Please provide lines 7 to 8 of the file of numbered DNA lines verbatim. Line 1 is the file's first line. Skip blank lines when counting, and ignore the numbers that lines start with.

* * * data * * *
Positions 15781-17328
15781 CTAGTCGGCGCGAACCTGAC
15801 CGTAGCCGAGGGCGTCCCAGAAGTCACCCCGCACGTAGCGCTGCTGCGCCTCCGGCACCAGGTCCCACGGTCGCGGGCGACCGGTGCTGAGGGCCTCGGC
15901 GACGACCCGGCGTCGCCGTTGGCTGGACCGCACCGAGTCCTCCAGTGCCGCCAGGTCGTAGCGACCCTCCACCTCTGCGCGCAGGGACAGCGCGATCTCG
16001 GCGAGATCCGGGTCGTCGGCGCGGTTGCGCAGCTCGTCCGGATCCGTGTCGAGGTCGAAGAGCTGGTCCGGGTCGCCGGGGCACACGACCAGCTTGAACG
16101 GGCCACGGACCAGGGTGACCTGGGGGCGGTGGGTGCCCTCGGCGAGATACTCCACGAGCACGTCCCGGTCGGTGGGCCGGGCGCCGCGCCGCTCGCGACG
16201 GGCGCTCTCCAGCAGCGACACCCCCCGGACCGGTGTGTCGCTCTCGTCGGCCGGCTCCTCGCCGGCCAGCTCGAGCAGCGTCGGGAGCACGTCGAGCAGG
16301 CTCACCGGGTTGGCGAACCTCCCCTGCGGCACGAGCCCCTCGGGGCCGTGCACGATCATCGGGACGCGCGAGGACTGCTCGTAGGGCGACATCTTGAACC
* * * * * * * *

16201 GGCGCTCTCCAGCAGCGACACCCCCCGGACCGGTGTGTCGCTCTCGTCGGCCGGCTCCTCGCCGGCCAGCTCGAGCAGCGTCGGGAGCACGTCGAGCAGG
16301 CTCACCGGGTTGGCGAACCTCCCCTGCGGCACGAGCCCCTCGGGGCCGTGCACGATCATCGGGACGCGCGAGGACTGCTCGTAGGGCGACATCTTGAACC